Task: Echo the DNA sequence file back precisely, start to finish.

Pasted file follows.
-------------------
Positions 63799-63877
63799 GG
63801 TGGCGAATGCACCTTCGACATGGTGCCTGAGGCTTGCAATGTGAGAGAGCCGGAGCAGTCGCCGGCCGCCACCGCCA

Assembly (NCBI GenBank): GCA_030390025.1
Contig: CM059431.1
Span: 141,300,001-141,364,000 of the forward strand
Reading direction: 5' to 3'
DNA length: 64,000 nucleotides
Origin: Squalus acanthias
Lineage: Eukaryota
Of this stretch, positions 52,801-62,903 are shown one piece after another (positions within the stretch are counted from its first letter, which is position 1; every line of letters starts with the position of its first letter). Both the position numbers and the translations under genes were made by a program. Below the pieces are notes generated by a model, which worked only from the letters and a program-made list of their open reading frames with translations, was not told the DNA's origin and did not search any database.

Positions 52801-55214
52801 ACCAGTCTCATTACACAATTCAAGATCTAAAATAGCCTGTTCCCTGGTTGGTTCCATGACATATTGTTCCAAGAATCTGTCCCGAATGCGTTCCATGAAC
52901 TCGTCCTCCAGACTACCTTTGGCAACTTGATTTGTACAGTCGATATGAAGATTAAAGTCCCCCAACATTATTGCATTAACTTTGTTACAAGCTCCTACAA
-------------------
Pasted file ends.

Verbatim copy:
Positions 63799-63877
63799 GG
63801 TGGCGAATGCACCTTCGACATGGTGCCTGAGGCTTGCAATGTGAGAGAGCCGGAGCAGTCGCCGGCCGCCACCGCCA

Assembly (NCBI GenBank): GCA_030390025.1
Contig: CM059431.1
Span: 141,300,001-141,364,000 of the forward strand
Reading direction: 5' to 3'
DNA length: 64,000 nucleotides
Origin: Squalus acanthias
Lineage: Eukaryota
Of this stretch, positions 52,801-62,903 are shown one piece after another (positions within the stretch are counted from its first letter, which is position 1; every line of letters starts with the position of its first letter). Both the position numbers and the translations under genes were made by a program. Below the pieces are notes generated by a model, which worked only from the letters and a program-made list of their open reading frames with translations, was not told the DNA's origin and did not search any database.

Positions 52801-55214
52801 ACCAGTCTCATTACACAATTCAAGATCTAAAATAGCCTGTTCCCTGGTTGGTTCCATGACATATTGTTCCAAGAATCTGTCCCGAATGCGTTCCATGAAC
52901 TCGTCCTCCAGACTACCTTTGGCAACTTGATTTGTACAGTCGATATGAAGATTAAAGTCCCCCAACATTATTGCATTAACTTTGTTACAAGCTCCTACAA